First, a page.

By Gil Gullickson
2019 AAEA First Place Winner, On-Farm Production Category
2019-2020 AAEA President
Executive Editor, Crops Technology Successful Farming
Click here to read Gullickson’s full article, Surefire Ways to Sustain Your Farmland.
Back in the late 1950s, the late Lamar Hunt sat on an airplane and formed the beginnings of a new professional football league. On airline stationary, he scribbled the number of teams, players, potential team owners and other league features.
Then, the future owner of the Kansas City Chiefs and architect of the American Football League (AFL) got off the plane at the end of the flight…and told no one.
At least for a year or two. Then, Hunt started talking with some folks with trucking money and oil money and insurance money and formed the AFL. Eventually, Hunt helped spearhead a 1970 merger with the more established National Football League that spawned a multi-billion-dollar industry.
Of course, Sustainability—which ran in the February 2019 issue of Successful Farming—has about as much in common with the old AFL as a lumbering linebacker has in common with a ballet dancer. One shared feature, though, was an October 2016 interview I had with Jonathan Lundgren, an agroecologist and CEO of Blue Dasher Farms, Estelline, South Dakota. Lundgren is a great scientist and thinker, and he poked some holes in double-barreled cropping system of the Midwest—corn and soybeans—and how to resolve them.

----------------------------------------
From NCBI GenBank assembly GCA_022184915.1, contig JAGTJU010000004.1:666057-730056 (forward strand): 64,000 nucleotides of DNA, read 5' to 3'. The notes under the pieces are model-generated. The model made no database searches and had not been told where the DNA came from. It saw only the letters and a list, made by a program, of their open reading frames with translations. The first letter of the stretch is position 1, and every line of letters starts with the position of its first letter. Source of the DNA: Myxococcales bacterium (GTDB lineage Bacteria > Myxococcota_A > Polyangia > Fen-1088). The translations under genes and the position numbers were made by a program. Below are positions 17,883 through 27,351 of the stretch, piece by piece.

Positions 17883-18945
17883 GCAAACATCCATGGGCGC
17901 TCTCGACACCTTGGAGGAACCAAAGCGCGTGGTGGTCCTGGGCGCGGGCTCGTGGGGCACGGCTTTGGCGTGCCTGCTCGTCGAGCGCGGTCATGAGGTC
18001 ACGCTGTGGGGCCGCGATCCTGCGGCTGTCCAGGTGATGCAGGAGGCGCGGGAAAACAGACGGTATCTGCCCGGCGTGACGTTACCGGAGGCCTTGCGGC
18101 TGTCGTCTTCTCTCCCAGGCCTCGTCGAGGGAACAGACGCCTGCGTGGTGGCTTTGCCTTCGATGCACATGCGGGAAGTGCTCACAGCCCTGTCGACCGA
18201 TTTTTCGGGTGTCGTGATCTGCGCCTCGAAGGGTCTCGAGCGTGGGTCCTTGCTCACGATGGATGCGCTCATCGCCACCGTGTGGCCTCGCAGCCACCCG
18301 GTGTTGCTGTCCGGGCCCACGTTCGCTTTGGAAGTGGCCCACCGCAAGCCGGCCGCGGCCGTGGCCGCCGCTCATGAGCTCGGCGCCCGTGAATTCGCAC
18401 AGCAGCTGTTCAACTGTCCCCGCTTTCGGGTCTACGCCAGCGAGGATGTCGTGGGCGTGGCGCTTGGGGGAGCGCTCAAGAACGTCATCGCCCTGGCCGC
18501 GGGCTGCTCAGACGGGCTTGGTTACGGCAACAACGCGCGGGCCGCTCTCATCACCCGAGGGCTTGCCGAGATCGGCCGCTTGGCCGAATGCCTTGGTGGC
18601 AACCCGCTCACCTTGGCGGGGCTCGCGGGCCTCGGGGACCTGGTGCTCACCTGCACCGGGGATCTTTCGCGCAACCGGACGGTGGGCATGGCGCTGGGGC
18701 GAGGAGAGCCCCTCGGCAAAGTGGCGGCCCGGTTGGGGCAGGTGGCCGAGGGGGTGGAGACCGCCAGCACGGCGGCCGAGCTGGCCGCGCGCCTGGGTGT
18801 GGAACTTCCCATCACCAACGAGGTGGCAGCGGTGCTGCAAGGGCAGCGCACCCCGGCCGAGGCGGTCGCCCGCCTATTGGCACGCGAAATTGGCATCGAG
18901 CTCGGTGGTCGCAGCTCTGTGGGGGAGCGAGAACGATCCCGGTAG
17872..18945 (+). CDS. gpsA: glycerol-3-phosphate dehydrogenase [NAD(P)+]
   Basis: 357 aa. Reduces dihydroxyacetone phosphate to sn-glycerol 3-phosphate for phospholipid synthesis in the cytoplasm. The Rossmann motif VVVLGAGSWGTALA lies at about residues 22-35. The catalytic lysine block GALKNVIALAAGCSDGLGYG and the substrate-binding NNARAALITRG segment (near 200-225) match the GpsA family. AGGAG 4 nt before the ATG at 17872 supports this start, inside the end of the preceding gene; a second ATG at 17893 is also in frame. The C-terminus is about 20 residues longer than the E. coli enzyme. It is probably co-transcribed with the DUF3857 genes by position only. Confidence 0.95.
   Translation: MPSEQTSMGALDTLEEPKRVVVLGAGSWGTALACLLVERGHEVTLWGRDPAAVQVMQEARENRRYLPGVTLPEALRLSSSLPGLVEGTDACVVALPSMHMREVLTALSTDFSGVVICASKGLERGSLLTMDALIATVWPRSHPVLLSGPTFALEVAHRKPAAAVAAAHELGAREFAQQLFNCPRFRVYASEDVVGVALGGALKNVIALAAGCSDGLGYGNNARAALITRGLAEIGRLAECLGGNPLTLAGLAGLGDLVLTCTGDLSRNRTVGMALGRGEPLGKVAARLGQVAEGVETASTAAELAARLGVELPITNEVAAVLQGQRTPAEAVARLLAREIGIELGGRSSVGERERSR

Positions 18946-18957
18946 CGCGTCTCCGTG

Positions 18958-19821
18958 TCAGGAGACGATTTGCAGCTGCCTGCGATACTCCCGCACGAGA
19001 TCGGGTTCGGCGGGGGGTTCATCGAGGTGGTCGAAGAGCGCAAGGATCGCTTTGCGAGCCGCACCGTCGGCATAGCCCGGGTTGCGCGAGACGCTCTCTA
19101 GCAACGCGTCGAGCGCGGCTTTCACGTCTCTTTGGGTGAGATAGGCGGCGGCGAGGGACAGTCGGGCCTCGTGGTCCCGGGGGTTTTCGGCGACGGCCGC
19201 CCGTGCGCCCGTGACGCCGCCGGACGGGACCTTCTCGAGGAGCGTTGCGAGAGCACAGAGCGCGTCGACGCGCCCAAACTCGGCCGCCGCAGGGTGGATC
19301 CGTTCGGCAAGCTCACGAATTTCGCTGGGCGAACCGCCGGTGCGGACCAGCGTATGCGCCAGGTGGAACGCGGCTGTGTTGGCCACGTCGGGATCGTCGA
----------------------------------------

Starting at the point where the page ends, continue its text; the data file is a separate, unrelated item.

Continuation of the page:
Excited, I returned home to Des Moines…and told no one.
At least for a while. I knew it was a good story, but a combination of more pressing stories and a nagging feeling that it needed more support caused me to delay it and delay it. In the meantime, I conducted similar interviews with farmers, soil scientists, agronomists, commodity group leaders, and others along the lines that although productive, the predominant corn-soybean rotation has some cracks appearing in it.
By themselves, some interviews would have made decent stories. Joined together, though, they supplemented Lundgren’s concerns and solutions with their own. All told, the story used information from 11 field days, farm visits, and meetings compiled over 2.5 years.
This story had a rough title of Why Not the Best, but Dave Kurns, our editorial content director; Matt Strelecki, our art director; and I thought the challenges and practices outlined in the story fit all the talk that’s been going on about sustainability. We took the phonetic definition of sustainability for the title to differentiate it from similar stories.